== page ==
Goldman Sachs’ Analysts raised the price forecast for Brent crude oil in the 2nd quarter to $72.5 per barrel from the previously expected $65 per barrel. The reasons, which were named as main causes include the consistent implementation of OPEC + agreements to reduce production, sanctions against Iran and Venezuela, and also a moderate increase in shale oil production in the United States.
The deficit in the global market is larger than one expected, according to experts’ opinion. Goldman Sachs’ forecast for 2019 is as follows: Brent - $66 against previously expected $62.5, WTI - $59.5 against $55.5. As for the forecast for 2020: Brent - $60, here unchanged, WTI - $55.5 from the previously estimated of $54.5.
Meanwhile, the U.S. Department of Energy promises that oil production at the 7 largest shale fields in the country in May will increase by 80 thousand barrels per day - up to 8.46 million compared to 8.38 million in April. Oil production in the United States reached a record level of 12.2 million barrels per day last week.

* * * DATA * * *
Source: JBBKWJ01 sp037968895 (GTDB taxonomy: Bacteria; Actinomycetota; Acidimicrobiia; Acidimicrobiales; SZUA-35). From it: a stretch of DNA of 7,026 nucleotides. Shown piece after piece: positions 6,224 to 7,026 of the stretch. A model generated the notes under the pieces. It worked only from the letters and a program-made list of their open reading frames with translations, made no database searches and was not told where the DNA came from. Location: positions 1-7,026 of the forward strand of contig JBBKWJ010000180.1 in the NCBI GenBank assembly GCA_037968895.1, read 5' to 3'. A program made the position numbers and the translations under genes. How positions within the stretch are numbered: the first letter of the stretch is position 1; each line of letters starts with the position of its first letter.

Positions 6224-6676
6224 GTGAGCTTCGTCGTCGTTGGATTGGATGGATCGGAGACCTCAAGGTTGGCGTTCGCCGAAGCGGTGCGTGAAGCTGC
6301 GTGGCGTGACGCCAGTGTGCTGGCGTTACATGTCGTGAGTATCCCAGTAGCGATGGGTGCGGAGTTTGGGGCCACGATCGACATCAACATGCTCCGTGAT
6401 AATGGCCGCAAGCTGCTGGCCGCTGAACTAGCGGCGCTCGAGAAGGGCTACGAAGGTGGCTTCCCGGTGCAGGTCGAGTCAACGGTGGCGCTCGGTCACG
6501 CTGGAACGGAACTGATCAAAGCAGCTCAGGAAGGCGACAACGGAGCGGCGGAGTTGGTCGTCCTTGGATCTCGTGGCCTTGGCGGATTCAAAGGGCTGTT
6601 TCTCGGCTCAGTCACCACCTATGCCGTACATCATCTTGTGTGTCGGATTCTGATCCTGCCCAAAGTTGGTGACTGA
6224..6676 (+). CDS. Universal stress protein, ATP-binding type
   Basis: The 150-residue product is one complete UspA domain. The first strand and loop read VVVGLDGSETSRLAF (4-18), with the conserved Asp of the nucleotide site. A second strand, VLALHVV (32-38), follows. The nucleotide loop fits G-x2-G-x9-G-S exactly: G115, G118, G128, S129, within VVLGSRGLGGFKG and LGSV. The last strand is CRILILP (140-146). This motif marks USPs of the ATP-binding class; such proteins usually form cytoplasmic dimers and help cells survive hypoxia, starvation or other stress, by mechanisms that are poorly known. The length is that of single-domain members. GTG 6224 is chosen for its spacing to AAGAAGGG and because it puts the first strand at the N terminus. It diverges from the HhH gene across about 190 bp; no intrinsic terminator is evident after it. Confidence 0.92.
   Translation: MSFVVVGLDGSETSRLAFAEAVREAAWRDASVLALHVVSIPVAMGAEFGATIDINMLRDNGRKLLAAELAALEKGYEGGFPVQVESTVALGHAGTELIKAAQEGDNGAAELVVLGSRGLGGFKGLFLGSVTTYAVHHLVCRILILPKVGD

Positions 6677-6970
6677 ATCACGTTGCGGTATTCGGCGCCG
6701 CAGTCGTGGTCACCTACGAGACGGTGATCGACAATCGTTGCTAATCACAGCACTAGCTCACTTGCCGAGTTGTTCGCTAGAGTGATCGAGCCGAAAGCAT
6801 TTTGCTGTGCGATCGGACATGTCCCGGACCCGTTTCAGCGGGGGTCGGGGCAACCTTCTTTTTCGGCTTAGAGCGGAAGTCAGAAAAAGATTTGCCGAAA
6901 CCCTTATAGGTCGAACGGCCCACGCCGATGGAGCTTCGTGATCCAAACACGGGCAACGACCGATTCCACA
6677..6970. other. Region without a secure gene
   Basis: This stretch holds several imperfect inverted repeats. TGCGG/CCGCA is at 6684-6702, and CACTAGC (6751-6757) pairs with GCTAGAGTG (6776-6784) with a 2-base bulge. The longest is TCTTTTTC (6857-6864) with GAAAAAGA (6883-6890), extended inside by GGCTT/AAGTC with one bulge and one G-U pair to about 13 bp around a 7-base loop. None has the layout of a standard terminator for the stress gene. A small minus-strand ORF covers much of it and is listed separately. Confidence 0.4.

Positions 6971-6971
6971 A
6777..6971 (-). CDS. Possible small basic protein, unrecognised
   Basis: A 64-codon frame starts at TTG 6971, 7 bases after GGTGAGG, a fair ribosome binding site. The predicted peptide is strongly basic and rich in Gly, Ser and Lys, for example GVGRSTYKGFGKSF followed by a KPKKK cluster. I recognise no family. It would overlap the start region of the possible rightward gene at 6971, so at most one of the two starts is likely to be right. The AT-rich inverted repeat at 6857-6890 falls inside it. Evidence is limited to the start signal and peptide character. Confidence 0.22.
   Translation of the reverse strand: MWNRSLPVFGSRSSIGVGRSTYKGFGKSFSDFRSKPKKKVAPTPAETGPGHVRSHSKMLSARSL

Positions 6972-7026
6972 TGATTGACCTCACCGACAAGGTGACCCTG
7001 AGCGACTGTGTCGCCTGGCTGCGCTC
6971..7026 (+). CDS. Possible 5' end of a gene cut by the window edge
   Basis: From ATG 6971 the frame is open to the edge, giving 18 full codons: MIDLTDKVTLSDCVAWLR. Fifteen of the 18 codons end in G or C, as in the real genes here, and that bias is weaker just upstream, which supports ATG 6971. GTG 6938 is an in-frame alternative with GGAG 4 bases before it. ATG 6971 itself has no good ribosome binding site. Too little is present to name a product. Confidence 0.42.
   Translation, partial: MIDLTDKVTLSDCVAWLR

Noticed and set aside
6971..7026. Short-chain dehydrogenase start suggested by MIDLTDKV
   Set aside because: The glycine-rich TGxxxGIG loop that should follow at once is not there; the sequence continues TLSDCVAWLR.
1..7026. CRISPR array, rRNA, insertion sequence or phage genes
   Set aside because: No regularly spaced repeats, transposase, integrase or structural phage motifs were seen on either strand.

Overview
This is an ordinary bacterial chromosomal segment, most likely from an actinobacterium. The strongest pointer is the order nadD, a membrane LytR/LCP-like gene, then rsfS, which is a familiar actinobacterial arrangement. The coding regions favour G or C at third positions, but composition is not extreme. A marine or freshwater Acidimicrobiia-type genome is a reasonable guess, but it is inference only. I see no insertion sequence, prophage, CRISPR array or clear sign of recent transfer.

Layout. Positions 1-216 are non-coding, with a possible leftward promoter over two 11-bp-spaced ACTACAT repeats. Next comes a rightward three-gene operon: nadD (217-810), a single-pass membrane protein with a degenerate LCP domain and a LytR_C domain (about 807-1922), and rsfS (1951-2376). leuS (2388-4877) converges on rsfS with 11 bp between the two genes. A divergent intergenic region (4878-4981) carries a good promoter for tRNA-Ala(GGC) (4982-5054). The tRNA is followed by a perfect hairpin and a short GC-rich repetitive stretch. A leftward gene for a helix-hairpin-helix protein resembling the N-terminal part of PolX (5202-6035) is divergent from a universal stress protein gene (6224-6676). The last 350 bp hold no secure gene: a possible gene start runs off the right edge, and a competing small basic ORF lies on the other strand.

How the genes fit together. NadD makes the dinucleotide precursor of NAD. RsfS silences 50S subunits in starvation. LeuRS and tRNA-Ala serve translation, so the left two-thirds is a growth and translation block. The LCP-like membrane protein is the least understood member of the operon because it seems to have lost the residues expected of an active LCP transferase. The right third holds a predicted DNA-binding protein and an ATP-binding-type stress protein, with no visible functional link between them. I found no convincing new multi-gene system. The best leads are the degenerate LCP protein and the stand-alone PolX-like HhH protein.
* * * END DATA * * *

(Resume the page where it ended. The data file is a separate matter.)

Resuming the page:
It is expected that the growth of production, and hence the reserves, will continue, and as a result the oil prices drop. The slump could be much more significant if there were no reduction of deliveries from Iran and Venezuela.
Since the beginning of the year, Brent crude has risen in price by about 32 percent, whereas WTI oil - by 40 percent. The dynamics of the oil market is surprising according to experts, which makes investors more often lock in profits.
The decline continued on Tuesday morning but at 11.12 GMT there was seen a slight recovery: the cost of June futures for Brent reached $71.29 per barrel, but after a short time was 0.06 percent lower at $71.12 per barrel, while futures on WTI for May rose by 0.08 percent to $63.45 per barrel.